Related In: Results  -  Collection

License
Show All Figures
getmorefigures.php?uid=PMC3369204&req=5

Figure 4: Fenobam treatment increases the intermicturition interval. A-C. Representative urodynamic profile of WT mice before and after treatment. An intraperitoneal (IP) injection with fenobam significantly increased the IMI in 4/8 mice treated (B, E), while 4/8 mice stopped cycling (C). In the mice that stopped cycling, the mean time to resume bladder cycling and micturition after IP fenobam administration was 18.6 ± 5.0 minutes. The IMI was not significantly affected by IP DMSO (n = 7) (A, D). *P < 0.05 paired Student's t-test compared to baseline.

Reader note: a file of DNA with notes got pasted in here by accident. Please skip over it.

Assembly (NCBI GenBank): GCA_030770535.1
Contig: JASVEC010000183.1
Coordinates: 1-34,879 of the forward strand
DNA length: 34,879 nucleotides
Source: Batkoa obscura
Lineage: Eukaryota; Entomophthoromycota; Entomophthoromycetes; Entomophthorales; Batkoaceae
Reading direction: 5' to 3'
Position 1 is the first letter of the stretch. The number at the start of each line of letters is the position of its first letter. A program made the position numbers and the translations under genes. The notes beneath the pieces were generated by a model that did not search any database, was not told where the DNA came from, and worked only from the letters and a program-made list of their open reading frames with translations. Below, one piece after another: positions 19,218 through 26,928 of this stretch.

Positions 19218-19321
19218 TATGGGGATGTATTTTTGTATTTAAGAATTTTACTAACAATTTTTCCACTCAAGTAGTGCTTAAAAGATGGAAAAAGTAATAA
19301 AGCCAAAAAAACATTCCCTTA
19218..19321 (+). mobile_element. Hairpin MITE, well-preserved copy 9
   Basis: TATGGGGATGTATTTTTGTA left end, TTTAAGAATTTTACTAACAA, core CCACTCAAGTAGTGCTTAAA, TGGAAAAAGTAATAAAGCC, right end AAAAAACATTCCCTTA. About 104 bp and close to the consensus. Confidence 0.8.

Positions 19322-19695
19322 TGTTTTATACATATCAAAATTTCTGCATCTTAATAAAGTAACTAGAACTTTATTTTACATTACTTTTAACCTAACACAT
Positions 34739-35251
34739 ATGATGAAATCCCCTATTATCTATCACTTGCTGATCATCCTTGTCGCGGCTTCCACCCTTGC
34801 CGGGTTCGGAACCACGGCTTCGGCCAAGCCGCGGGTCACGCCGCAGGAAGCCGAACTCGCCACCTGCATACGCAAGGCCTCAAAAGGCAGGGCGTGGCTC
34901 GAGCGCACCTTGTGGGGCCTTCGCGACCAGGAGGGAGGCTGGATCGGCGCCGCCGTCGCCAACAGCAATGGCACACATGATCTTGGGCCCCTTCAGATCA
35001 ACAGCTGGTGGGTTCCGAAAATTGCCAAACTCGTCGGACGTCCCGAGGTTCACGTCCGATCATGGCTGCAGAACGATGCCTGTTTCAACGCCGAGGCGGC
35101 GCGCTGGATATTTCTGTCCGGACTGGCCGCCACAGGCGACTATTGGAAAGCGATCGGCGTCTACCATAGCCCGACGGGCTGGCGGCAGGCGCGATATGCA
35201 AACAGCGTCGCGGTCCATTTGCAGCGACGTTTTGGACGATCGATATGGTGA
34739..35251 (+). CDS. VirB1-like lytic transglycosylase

Mentions: To determine if the voiding behavior we observed in mGluR5 KO mice was the result of genetic ablation of mGluR5 or the result of compensatory changes, we acutely treated WT mice with fenobam or vehicle and measured the effect on urodynamics. While vehicle treatment had no effect on IMI (160.2 seconds versus 177.1 seconds, for baseline and vehicle (DMSO) respectively, p = 0.66, Figure 4D), fenobam treatment increased the IMI when compared to the baseline IMI. The IMI before fenobam treatment was 182 seconds (n = 8). After IP fenobam treatment, four of the eight mice stopped bladder cycling and micturition immediately (Figure 4C), while four of the mice had significantly increased IMI (481.3 seconds, p = 0.031, Figure 4D and 4E). The mean time to resume bladder cycling and micturition after systemic fenobam administration was 18.6 minutes. This suggests a tight coupling between mGluR5 activation and micturition cycling. The acute effect of the mGluR5 antagonist also suggests that the increased IMI observed in mGluR5 KO mice is not likely due to developmental changes as a result of genetic ablation of mGluR5.